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McDonnell strikes a balance, conservatives rethink support
McDonnell's efforts to hold on to conservatives has been complicated by the actions of Cuccinelli, who was also elected in November and has quickly become a national figure through his aggressive efforts to curb the federal government and his unapologetic appeals to "tea party" activists. The more that Cuccinelli's brand of conservatism becomes the standard in the Virginia Republican Party, the harder it is for McDonnell to both appeal to moderates and win over his base.
Willie Deutsch, an activist from Richmond who supported McDonnell and Cuccinelli, said that the governor seems to be embarrassed to be a conservative but that the attorney general embraces it. He said he thinks McDonnell, who has been mentioned as a possible presidential or vice presidential contender, is more concerned about his "future viability."
"I think he's a conservative who isn't willing to fight for his true convictions," Deutsch said.
Not all conservative groups are angry with McDonnell. Three of the state's largest organizations -- the National Rifle Association, the Virginia Society for Human Life and the National Right to Work Legal Defense Foundation -- have praised him.
Steps on abortion
Olivia Gans, president of the Virginia Society for Human Life, which is affiliated with the National Right to Life Committee, commended McDonnell for accomplishing what he could with a state Senate controlled by Democrats. "The governor is being realistic," she said. "The governor isn't opposed to doing what he made his campaign promise on. But he is taking a look at the larger political realities."
In the case of Planned Parenthood, conservatives had wanted McDonnell to eliminate funding and mounted an aggressive lobbying campaign to persuade him to do so. The Family Foundation of Virginia sent 11,000 e-mails and 5,000 mailers to supporters. The head of the Virginia Christian Alliance met privately with McDonnell's chief of staff to lobby him on the issue. And more than 1,100 people sent letters to the governor's office.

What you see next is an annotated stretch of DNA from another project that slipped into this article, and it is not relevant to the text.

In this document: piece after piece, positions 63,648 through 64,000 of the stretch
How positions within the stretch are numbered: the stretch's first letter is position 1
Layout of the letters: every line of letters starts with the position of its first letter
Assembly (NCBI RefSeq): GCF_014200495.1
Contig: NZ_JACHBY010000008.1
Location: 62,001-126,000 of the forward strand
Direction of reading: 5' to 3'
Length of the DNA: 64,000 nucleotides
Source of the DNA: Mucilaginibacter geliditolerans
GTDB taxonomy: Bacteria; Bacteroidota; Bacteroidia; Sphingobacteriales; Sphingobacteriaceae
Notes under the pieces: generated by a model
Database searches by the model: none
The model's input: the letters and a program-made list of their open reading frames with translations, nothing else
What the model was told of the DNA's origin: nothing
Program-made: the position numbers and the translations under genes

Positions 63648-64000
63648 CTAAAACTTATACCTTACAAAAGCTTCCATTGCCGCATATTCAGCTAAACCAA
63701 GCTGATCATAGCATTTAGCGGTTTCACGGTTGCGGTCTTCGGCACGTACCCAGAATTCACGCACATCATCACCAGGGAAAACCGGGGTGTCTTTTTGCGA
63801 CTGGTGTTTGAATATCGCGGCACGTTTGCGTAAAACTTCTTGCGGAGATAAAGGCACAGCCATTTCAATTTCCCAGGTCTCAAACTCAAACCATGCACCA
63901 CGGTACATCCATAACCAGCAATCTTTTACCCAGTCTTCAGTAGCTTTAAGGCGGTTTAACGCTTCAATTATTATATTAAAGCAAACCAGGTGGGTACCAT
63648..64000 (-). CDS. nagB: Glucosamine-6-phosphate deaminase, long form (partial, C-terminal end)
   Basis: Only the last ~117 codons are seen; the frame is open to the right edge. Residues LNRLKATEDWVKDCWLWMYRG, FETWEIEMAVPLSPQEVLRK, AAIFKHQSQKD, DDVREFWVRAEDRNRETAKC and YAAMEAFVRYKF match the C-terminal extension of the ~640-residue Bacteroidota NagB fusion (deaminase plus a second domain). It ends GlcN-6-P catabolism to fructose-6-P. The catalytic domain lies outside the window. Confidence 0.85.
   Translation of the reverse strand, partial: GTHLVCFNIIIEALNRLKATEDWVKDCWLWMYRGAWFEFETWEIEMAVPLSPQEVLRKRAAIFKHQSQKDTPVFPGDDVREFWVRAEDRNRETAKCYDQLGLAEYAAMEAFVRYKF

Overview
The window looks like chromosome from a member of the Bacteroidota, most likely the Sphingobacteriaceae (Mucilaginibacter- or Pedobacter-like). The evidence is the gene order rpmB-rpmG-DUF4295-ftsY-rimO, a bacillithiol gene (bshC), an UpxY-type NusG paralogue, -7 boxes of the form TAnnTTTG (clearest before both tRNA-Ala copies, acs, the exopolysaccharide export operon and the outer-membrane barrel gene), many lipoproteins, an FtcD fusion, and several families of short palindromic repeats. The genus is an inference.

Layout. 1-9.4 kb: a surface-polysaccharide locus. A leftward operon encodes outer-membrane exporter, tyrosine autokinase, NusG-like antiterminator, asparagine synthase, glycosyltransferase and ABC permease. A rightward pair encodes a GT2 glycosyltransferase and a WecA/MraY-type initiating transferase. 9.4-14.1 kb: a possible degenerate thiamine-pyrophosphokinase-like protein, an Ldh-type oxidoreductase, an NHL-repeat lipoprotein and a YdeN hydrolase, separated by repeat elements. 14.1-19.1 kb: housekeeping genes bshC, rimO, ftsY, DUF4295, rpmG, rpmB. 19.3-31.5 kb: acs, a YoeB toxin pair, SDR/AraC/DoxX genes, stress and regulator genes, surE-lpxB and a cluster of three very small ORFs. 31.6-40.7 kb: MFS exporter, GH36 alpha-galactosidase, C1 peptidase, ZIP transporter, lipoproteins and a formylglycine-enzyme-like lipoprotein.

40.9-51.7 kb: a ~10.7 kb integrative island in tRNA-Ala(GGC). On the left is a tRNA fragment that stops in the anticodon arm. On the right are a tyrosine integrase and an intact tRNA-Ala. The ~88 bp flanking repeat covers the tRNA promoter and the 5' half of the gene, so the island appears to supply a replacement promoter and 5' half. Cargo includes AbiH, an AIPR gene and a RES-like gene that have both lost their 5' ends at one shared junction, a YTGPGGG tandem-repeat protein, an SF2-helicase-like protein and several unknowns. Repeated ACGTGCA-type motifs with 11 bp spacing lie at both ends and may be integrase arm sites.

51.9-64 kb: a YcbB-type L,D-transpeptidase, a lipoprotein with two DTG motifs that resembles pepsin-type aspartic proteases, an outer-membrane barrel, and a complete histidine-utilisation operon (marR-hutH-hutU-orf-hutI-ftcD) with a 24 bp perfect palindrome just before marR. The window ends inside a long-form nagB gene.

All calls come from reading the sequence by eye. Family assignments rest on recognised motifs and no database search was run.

But instead of recommending that all state aid be withdrawn, McDonnell proposed a less controversial move that would keep state money from funding most abortions but would maintain it in cases of rape, incest or when the life of the mother is at risk. The proposal was approved April 21 by a single vote in the Senate.
McDonnell said in an interview that he did not cut all of Planned Parenthood's state funds because it provides other services, such as counseling. He said it would not have been "proper" to cut off those tax dollars.
"The heart and soul of what the concerns that were expressed to me and that I was talking about during the campaign . . . were not providing state money, taxpayer money . . . for abortion services," he said. "That's the heart and soul of what people's concerns were, and I think I've been very faithful to that pledge."
Victoria Cobb, president of the Family Foundation, said that she was pleased that McDonnell proposed withholding state money for abortions but that her group was not satisfied.
"We want him to do more," Cobb said. "And we will continue to ask him."
Patrick M. McSweeney, a former state Republican Party chairman and a standard-bearer of the party's right wing, said he is urging activists to be patient. After all, he said, McDonnell has been in office only a few months.
"There is no sense to attack him now," McSweeney said. "There are a lot of impatient people."